Thaddeus White asked me to read "Journey to Altmortis" for review. It's about a pair of siblings tracking two thieves that stole family heirlooms to the dead city of Altmortis. I will examine plot, characters, and polish and then assign a grade.
What I like most about this book is that it reads like a Dungeons and Dragons campaign. A group of adventurers traveling to a monster infested dungeon to find treasure is classic. I can imagine someone homebrewing this and a lot of people choosing Kuhrlanders as their player character because Kuhrlanders are awesome. As for the plot itself......
The title is apt because this truly is the "Journey to Altmortis"; a significant chunk of the plot and the first arc of the story is simply reaching the place. There are mundane challenges to be overcome in addition to the fantastic typical in this sort of story.
For instance there is a problem of logistics. Altmortis is a Kurhland city which means it is deep inside a bitterly cold country that is currently in winter. The party has to buy warmer clothes and one of their party, a dwarf, has to make do with furs wrapped around his feet inside his boots because even the local children have bigger feet than he does. Also, food is a constant concern. "Do we have enough food to reach the next city" is regularly brought up and "we can only stay x more days in Altmortis before we run out of food" is regularly stated. While there are many games with this sort of plot "go to the dungeon and reach this treasure" few of them require the player to bring along essentials like food or water to preserve their character's health.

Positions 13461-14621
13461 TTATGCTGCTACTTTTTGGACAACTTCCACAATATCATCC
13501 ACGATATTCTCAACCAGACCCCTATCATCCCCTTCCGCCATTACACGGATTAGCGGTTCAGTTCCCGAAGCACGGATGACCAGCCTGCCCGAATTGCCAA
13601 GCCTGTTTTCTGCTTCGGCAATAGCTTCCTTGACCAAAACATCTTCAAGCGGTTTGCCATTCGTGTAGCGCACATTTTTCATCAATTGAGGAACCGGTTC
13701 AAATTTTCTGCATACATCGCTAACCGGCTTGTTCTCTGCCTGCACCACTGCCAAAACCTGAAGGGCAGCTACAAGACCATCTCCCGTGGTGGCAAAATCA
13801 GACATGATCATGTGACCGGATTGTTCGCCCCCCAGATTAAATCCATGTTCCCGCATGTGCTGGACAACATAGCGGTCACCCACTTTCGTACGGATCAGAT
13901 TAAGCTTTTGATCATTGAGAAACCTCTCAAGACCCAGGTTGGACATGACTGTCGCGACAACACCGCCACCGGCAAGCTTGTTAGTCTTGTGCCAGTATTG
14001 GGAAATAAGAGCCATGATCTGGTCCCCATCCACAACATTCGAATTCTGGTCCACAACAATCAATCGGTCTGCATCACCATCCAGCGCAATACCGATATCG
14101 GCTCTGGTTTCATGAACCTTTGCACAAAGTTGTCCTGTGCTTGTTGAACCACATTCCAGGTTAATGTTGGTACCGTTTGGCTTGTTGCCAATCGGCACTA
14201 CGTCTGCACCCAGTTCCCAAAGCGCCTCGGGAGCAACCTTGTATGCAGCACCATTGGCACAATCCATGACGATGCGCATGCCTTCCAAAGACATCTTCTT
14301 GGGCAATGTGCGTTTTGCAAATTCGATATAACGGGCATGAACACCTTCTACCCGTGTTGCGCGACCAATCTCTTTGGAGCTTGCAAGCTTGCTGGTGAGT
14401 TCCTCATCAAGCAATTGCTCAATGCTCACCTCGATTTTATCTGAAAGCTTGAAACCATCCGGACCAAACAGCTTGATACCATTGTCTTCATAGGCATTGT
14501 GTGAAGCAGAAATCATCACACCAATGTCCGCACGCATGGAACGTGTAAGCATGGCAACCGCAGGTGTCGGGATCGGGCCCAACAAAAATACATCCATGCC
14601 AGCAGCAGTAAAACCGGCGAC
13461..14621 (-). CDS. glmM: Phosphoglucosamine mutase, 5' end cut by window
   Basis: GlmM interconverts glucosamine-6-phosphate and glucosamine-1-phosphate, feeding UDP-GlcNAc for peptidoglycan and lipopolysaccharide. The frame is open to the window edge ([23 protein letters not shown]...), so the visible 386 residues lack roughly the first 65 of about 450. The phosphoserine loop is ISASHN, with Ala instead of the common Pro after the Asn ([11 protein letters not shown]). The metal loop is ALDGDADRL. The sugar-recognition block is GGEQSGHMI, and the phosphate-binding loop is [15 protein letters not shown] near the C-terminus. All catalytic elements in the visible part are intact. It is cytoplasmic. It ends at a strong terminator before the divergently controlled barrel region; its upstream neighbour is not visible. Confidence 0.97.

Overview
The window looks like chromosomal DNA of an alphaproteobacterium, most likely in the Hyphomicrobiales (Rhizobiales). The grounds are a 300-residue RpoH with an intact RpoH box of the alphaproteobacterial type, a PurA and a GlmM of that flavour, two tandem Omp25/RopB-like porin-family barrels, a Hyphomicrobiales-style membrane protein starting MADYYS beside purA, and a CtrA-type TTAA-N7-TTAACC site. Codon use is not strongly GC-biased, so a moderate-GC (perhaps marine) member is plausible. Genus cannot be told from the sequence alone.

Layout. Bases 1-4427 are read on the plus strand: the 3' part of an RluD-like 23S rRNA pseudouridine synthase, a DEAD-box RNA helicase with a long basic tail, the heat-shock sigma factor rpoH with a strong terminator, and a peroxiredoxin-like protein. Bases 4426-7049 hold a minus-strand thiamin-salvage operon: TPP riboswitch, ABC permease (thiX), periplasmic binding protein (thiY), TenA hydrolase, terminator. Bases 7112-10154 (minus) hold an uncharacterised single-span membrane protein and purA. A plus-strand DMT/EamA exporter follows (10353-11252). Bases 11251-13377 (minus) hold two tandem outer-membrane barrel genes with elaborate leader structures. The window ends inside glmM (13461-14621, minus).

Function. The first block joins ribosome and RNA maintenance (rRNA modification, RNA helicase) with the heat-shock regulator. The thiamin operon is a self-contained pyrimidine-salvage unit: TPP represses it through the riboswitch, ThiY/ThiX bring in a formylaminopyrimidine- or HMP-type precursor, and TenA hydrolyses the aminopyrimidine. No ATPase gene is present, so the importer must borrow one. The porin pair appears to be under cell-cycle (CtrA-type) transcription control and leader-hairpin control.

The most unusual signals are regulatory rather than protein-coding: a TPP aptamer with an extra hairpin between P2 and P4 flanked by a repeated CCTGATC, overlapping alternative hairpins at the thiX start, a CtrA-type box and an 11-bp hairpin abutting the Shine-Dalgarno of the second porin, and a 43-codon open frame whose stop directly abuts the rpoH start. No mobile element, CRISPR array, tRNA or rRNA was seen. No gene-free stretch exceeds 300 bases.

Then there's the fantastic aspect. One obstacle the party must overcome is the Blutwald, a cursed forest. It's played up like an Eldritch Location because it is the only place in Kuhrland which is not covered in snow and the all the trees are blood red. These are carnivorous trees; touch them and they'll eat you. It's touch and go for the party. They also encounter a village of human-like demons which brings to mind the classic Always Chaotic Evil humanoid races like orcs or goblins. They have special abilities, a savage nature, and endanger all passerbys.